Skip to main content


Reset A A Font size: Print

United States Court of Appeals, Second Circuit.

FRANK W. DEARSTYNE, Petitioner-Appellant, v. WILLIAM MAZZUCA, Superintendent, Fishkill Correctional Facility, Respondent-Appellee.

No. 15-2950

Decided: February 13, 2017

Present: ROBERT A. KATZMANN, Chief Judge, DEBRA ANN LIVINGSTON, Circuit Judge, MARGO K. BRODIE, District Judge.* For Petitioner-Appellant: MARISA ANN LORENZO, Kelley Drye & Warren LLP, New York, NY (James V. O'Gara, III, Kelley Drye & Warren LLP, New York, NY, and Lisa A. Peebles, Federal Public Defender, Syracuse, NY, on the brief). For Respondent-Appellee: PAUL B. LYONS, Assistant Attorney General (Barbara D. Underwood, Solicitor General, and Nikki Kowalski, Deputy Solicitor General, on the brief), for Eric T. Schneiderman, Attorney General of the State of New York, New York, NY.


Petitioner Frank W. Dearstyne appeals from the judgment of the United States District Court for the Northern District of New York (Scullin, J.) denying his petition for a writ of habeas corpus. In 1991, Dearstyne was convicted, following a jury trial in New York state court, of crimes related to the sexual abuse of two young girls who were in the care of Dearstyne's mother for babysitting. Dearstyne served twenty-two years in state prison and is now on parole supervision.1 We assume the parties' familiarity with the facts and procedural history of this case.

“We review a district court's denial of a petition for a writ of habeas corpus de novo.” Tavarez v. Larkin, 814 F.3d 644, 648 (2d Cir. 2016). Dearstyne argues that New York courts unreasonably applied clearly established federal law, as determined by the U.S. Supreme Court, in their response to Dearstyne's claim that his alleged confession was involuntary and therefore inadmissible at trial. In Jackson v. Denno, the Supreme Court held that pursuant to the Due Process Clause of the Fourteenth Amendment, “[a] defendant objecting to the admission of a confession is entitled to a fair hearing in which both the underlying factual issues and the voluntariness of his confession are actually and reliably determined.” 378 U.S. 368, 380, 391 (1964). Accordingly, in Jackson, “[a] constitutional rule was laid down ․ that a jury is not to hear a confession unless and until the trial judge has determined that it was freely and voluntarily given.” Sims v. Georgia, 385 U.S. 538, 543-44 (1967); see also Pinto v. Pierce, 389 U.S. 31, 32 (1967) (per curiam) (“Jackson v. Denno ․ held that a defendant's constitutional rights are violated when his challenged confession is introduced without a determination by the trial judge of its voluntariness after an adequate hearing.”).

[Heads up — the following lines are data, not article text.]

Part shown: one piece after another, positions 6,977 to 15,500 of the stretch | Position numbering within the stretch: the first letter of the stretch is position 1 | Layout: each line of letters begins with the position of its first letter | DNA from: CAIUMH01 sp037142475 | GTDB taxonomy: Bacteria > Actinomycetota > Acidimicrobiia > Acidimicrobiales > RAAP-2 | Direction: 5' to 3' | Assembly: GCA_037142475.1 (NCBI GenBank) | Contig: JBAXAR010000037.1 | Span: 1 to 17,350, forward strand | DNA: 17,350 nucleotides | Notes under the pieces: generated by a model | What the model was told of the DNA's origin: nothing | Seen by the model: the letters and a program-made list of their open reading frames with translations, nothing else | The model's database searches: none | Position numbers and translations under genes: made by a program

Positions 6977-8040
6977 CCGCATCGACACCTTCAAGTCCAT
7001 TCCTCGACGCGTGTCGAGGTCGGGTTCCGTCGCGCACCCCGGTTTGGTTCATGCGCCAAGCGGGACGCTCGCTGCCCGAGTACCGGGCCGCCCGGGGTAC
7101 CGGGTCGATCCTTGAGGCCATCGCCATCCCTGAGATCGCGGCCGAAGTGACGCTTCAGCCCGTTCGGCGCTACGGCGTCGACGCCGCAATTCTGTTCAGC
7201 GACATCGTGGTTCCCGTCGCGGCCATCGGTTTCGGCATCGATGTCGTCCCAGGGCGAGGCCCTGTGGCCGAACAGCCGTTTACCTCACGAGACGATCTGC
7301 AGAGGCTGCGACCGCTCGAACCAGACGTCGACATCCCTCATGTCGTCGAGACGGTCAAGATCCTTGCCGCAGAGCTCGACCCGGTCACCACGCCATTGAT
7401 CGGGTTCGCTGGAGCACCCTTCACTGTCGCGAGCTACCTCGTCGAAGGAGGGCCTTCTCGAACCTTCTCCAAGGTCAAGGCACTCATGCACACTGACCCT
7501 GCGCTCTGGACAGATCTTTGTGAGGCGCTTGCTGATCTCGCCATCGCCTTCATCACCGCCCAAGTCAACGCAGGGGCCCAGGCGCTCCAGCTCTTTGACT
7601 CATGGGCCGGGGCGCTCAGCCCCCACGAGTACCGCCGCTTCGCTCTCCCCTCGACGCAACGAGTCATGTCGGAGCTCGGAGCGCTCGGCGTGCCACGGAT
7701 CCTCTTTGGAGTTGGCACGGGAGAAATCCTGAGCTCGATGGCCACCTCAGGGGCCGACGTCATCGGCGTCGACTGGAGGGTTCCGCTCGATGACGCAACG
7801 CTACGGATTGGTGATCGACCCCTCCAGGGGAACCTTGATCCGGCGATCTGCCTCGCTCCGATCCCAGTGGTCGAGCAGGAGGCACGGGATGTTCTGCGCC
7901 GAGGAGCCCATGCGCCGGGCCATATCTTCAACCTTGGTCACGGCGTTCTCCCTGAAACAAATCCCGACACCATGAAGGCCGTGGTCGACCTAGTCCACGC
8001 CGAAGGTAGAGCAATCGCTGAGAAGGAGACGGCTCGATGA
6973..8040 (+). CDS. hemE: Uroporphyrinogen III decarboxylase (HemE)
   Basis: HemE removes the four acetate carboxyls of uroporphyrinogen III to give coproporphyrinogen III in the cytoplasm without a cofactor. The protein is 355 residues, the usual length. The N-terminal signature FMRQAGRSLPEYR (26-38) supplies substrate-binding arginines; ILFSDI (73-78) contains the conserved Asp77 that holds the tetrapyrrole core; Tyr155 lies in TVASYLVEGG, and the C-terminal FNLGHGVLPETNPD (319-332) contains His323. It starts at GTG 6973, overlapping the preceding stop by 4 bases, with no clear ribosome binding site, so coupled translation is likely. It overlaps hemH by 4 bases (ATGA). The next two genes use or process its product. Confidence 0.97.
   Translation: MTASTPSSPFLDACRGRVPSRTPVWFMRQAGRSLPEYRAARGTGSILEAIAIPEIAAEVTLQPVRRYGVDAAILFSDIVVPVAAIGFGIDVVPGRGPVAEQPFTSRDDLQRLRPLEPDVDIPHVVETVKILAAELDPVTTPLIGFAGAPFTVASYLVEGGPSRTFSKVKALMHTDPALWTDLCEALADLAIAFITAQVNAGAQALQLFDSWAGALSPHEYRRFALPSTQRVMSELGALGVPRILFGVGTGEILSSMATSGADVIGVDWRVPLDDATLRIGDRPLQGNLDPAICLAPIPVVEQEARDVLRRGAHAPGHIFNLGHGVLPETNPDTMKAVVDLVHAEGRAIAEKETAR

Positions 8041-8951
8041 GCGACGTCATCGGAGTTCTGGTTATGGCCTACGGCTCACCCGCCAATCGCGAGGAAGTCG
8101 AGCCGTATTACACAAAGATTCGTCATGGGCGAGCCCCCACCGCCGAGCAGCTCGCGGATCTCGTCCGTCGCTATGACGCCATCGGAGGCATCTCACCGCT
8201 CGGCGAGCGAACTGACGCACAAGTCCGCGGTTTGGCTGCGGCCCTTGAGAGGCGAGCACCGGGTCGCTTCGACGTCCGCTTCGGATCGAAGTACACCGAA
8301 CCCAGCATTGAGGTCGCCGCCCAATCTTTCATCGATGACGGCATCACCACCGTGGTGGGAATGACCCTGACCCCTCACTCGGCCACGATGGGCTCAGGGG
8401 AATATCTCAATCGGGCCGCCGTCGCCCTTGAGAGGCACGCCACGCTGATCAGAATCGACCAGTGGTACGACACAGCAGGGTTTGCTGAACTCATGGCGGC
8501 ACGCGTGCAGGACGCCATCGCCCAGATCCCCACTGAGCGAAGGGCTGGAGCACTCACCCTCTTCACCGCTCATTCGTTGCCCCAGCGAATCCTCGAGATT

Dearstyne, before his trial, moved to suppress his alleged confession on the grounds that the confession was involuntary. New York state trial judge M. Andrew Dwyer held an evidentiary hearing on Dearstyne's involuntariness claim. Following the hearing, Judge Dwyer issued an order, dated July 8, 1991, stating as follows:

During the taking of the testimony at the Suppression Hearing and in the arguments set forth in the memoranda a sharp question of fact has arisen. There are no clear cut legal issues without resolving the questions of fact. Accordingly, the motion to suppress is denied. A question of fact as to voluntariness has been presented for determination by the trial jury.

Dearstyne contends that Judge Dwyer's order violated Jackson by failing to adjudicate the voluntariness of Dearstyne's allegedly inadmissible confession prior to submitting the voluntariness issue to the jury. The state, on the instant appeal, counters that Judge Dwyer, in the July 8, 1991 order, did adjudicate Dearstyne's voluntariness claim, namely by finding that Dearstyne's confession was voluntary. However, to the extent the state has not waived this argument through its prior representations in this case, and after a careful review of the entire record, we cannot conclude that the trial judge's resolution of the issue of voluntariness as a matter of federal law “appear[s] from the record with unmistakable clarity.” Sims, 385 U.S. at 544. Consequently, we find that the state trial court's procedure did not comport with Jackson v. Denno and its progeny. See Jackson, 378 U.S. at 391; Sims, 385 U.S. at 543-44; Pinto, 389 U.S. at 32.